Throughout his political career, Trump has proven himself a virtuoso

at playing both the winner and the victim, and this is no exception. As Rich Lowry recently wrote for POLITICO, this role has allowed Trump to construct “an impenetrab­le political forcefield” with Republican voters — each success he experience­s proves that he is on top, while any setback validates his victimhood and shows that his political enemies are threatened by his strength.

This positionin­g, taken together with Trump’s habit of persistent­ly attacking his political opponents, has made him into an almost unbeatable primary opponent, as DeSantis is quickly discoverin­g.

As Republican voters have embraced Trump’s self-contrived image as a political martyr, DeSantis, who was once viewed as the most viable non-Trump candidate, has simultaneo­usly declined in the polls. In turn, DeSantis’ deteriorat­ion has motivated other Republican­s to jump in the race

— a scenario that inherently benefits the former president, as it splits the non-Trump vote.

Even though DeSantis only officially declared his candidacy recently, Trump has been going after him for months with anything he feels he can make stick — ranging from DeSantis’ support for cuts to broadly popular entitlemen­t programs, to accusing him of “grooming” high school girls, to calling him a “RINO globalist” and “Ron DeSanctimo­nious.”

For his part, DeSantis has only recently begun hitting back after months of tiptoeing around the former president’s barrages. The Florida Governor recently suggested that Trump was “moving to the left,” referring to his recent flip-flopping on issues such as immigratio­n and spending, and has sought to implicitly contrast his record advancing conservati­ve reforms with the chaos Trump brings.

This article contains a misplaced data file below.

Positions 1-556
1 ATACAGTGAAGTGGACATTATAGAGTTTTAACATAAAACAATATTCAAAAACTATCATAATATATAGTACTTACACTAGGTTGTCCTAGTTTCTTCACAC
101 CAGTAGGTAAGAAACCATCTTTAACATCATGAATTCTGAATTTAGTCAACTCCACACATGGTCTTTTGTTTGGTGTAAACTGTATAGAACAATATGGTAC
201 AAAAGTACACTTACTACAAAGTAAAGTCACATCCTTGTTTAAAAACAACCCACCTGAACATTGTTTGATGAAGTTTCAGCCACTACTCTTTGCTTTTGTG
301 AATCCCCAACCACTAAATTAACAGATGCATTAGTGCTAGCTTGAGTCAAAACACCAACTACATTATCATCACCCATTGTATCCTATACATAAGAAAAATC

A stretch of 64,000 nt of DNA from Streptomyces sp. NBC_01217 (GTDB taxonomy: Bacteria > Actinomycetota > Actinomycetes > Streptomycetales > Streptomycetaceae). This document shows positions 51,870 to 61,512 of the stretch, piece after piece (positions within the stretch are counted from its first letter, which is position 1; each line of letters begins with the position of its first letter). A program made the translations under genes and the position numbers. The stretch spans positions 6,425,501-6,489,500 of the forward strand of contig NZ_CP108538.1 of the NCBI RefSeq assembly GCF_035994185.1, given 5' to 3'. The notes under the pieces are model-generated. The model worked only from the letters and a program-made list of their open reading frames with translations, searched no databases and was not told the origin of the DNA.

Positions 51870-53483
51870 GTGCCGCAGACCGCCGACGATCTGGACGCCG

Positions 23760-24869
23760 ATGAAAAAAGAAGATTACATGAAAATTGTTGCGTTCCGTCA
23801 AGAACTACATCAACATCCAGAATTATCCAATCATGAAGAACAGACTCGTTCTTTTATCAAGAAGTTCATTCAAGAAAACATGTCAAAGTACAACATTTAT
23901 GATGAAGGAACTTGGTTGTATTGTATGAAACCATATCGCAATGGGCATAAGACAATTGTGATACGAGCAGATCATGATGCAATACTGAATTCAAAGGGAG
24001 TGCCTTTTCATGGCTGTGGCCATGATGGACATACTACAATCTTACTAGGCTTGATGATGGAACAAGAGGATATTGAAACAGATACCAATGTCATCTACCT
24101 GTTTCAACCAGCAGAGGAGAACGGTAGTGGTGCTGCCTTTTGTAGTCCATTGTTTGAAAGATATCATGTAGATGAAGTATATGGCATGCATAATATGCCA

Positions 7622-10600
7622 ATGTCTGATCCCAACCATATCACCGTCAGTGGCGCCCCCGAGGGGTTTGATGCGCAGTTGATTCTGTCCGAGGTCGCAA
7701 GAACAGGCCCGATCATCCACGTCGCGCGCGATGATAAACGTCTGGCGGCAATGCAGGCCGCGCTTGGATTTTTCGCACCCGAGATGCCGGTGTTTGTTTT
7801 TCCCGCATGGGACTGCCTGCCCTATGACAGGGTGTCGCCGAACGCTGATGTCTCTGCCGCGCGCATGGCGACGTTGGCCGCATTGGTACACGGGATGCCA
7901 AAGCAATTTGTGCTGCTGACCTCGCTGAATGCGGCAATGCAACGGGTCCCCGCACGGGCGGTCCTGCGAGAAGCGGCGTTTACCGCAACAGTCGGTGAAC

“At the end of the day, leadership

is not about entertainm­ent… It is about results, and in Florida, we didn’t lead with merely words…we have produced a record of accomplish­ment that we would put up against anybody in this country,” DeSantis said at a recent campaign stop in Iowa.

If history is any guide, DeSantis’ veiled shots will only fire-up Trump to double-down on insulting his former protégé.

To be sure, Trump’s 2024 playbook — insulting his challenger­s into submission and positionin­g himself as a political martyr and an aggrieved victim of the political left — is nothing new. And while it’s hard to say whether this strategy will continue to pay off as the campaign begins in earnest, it appears increasing­ly likely that Donald Trump will bludgeon his way to the top of the GOP ticket, once again.

 ?? REBECCA BLACKWELL — THE ASSOCIATED PRESS ?? Former President Donald Trump speaks at his Mar-a-Lago estate in Palm Beach, Fla., hours after being arraigned in New York City on April 4.
REBECCA BLACKWELL — THE ASSOCIATED PRESS Former President Donald Trump speaks at his Mar-a-Lago estate in Palm Beach, Fla., hours after being arraigned in New York City on April 4.